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Table of Contents
Researcher's Notes by Mike McQuestion
- CIC Learning Technologies Database
- Downloadable American Nat'l Election Studies
- Mexican Statistics Online
- NAFTA Tracking Database
CNI White Paper on Gov Pubs
"Access to and Services for Federal Information in the Networked Environment" is the title of a new white paper produced by CNI, the Center for Networked Information. The paper discusses changes both in technology and governmental policy that require a new look at how government information is distributed to the public.
The Federal Depository Library Program (FDLP) is the traditional way for the public, through libraries, to obtain access to publications created with their tax dollars, at no added charge. Title 44 of the U.S. Code specifically mandates the FDLP and the Government Printing Office Sales Program--which designates the GPO as the primary distribution channel for publications produced by government agencies. For example, the State Historical Society Library on campus is a designated depository library for U.S. government documents in this region of the state.
The networked environment is exacerbating some problems with the FDLP/GPO traditional access points.Many agencies are sidestepping their requirement to print/distribute through the GPO, finding it cheaper to publish documents on their own. Similarly, they may set up a website without going through GPO Access. This decentralization of government information may reduce costs for individual agencies, but without the organization of information established by the FDLP/GPO program, public access to government information is as haphazard as the WWW itself.
Data users are well aware of the benefits of new computer technology for accessing government information. Anyone who has grabbed tables from a government agency website for a presentation, or made use of an extraction program on a government-issued CD-ROM knows this is an improvement from previous distribution methods. Of course, this assumes the availability of adequate hardware and network connections.
Neither format, however, lends itself to standardization. The dynamic nature of the World Wide Web means that both the content and location of pages tend to change frequently, unlike print or microfiche. Data on optical media are produced with various interfaces, changing with hardware and operating system upgrades. The need to learn new software with every publication adds to "information overload."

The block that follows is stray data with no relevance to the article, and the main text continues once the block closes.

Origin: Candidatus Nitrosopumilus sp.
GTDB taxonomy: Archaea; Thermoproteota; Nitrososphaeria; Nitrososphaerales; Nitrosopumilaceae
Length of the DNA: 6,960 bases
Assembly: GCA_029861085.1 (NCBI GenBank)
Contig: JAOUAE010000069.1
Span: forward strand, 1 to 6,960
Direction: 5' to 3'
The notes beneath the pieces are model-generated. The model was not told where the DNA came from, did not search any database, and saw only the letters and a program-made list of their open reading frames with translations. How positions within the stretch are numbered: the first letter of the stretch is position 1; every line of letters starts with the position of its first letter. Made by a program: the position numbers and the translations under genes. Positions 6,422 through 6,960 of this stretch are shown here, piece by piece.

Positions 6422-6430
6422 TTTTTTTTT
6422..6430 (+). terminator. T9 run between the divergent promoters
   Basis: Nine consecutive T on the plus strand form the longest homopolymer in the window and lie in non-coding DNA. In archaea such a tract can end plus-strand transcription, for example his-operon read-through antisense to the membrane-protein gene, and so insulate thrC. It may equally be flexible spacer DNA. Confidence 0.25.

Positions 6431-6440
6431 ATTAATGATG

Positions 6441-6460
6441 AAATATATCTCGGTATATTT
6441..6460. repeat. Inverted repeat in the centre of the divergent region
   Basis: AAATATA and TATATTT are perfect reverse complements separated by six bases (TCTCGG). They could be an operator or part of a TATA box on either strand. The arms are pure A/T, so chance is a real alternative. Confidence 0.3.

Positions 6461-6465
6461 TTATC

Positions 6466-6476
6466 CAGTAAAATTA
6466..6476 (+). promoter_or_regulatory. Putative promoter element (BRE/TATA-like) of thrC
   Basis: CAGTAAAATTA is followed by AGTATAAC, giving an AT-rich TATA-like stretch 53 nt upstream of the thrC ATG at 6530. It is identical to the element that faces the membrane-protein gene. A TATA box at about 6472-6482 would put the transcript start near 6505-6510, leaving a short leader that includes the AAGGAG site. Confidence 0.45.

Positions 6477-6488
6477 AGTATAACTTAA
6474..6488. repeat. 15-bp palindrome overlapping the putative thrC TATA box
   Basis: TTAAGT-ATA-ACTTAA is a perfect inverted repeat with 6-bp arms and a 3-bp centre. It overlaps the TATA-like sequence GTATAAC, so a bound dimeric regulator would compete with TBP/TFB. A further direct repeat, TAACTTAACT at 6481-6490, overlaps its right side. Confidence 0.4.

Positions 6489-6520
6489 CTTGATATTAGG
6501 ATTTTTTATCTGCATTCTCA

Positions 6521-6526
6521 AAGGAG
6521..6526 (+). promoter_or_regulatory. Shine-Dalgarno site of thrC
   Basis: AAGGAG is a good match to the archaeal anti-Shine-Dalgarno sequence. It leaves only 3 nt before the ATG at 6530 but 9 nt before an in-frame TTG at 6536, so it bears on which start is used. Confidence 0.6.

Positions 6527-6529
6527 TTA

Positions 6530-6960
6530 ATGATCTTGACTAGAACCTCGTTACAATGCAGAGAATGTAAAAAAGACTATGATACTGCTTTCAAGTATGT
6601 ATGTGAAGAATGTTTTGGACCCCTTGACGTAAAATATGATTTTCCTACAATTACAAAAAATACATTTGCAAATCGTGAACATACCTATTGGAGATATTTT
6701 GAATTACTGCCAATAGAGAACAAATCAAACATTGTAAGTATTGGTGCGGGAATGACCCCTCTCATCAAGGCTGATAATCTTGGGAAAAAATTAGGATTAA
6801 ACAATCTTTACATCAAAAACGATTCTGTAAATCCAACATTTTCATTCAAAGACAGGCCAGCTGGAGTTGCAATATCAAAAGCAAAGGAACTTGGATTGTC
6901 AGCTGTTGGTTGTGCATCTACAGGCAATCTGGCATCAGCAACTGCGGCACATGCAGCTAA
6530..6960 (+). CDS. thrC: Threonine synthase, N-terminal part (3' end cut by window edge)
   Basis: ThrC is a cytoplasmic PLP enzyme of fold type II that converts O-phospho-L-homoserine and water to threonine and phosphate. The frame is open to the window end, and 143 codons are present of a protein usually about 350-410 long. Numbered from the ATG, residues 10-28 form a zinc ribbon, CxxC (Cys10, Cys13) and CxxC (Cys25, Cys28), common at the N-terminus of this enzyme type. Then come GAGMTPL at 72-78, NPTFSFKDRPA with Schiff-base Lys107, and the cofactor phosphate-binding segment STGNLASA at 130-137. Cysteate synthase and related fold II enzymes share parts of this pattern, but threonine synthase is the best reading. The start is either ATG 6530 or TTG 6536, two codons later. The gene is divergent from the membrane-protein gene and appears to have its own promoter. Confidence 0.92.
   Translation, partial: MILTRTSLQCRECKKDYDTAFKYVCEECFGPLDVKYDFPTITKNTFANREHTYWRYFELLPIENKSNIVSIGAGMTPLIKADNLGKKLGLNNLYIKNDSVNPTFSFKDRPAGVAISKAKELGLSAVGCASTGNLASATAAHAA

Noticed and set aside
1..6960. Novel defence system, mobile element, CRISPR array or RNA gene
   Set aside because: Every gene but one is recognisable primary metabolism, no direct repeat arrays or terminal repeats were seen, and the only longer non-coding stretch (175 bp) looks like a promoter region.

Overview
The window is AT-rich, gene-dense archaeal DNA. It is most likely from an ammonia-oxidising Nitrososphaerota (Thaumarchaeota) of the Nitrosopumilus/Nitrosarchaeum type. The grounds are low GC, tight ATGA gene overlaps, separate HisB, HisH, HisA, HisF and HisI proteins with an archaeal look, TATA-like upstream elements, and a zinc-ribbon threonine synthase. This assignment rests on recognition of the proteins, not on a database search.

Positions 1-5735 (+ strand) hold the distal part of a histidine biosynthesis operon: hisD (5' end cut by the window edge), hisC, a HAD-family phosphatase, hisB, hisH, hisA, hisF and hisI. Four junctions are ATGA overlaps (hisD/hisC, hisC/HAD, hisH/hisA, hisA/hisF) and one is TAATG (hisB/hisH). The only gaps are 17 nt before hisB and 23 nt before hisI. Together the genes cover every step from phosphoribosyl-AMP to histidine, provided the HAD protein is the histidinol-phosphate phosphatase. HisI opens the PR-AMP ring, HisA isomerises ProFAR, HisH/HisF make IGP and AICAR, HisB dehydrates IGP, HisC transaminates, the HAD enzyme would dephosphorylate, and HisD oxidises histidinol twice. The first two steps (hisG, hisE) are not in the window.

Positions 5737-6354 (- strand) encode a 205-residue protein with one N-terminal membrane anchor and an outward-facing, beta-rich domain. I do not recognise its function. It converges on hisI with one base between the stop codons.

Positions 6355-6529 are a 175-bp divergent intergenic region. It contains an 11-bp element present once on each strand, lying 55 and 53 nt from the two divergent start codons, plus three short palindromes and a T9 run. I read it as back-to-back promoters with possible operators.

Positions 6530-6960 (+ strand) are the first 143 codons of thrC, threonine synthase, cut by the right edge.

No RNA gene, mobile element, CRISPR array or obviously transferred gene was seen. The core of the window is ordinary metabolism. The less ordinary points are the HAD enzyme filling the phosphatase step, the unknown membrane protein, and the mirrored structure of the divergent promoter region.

The white paper refers to other problems revolving around the organization--or lack of it--in networked information. While there is no authoritative index or catalog to the Web, there is a "proliferation of websites acting as pointers only, resulting in a duplication of efforts." Search and retrieval on the web is still "hit and miss," while browsing mechanisms leave much to be desired. Also, the main advantage of networked information-- accessibility from home or office--is undermined by password restrictions for government subscriptions such as the Commerce Departments STAT-USA. Here, one must go physically to the Historical Library to use the databases offered. Read the white paper at http://www.cni.org/projects/fedinfo.
News from NORC
"At the recommendation of the American Statistical Association, the US Bureau of Labor Statistics has undertaken a Redesign of the Current Employment Statistics (CES) Series. This series is a source of some key economic indicators such as total employment by industry, hours, and earnings. In collaboration with the State of Illinois, NORC will develop and evaluate alternative estimators for key economic indicators at various reporting levels. NORC will empirically test potential estimators that may reduce data variance and minimize bias on CES sample data. NORC will also test alternative sample rotation plans and benchmark schedules and will test and develop methods of estimating the variances of the series estimators." (National Opinion Research Center website: http://www.norc.uchicago.edu)
Two other NORC projects currently in the field also may be of interest to data users. The Early Childhood Longitudinal Study (ECLS) in combination with the Head Start Longitudinal Study (HSLS) will follow young childrens transitions from pre-school to the fifth grade, tracking variables associated with success. The Prospective Longitudinal Study of Adolescent Health will interview 96,000 high school students through the use of audio-CASI, a successful survey method for sensitive topics in which the student listens to questions through headphones and enters a response directly into the computer.
by Mike McQuestion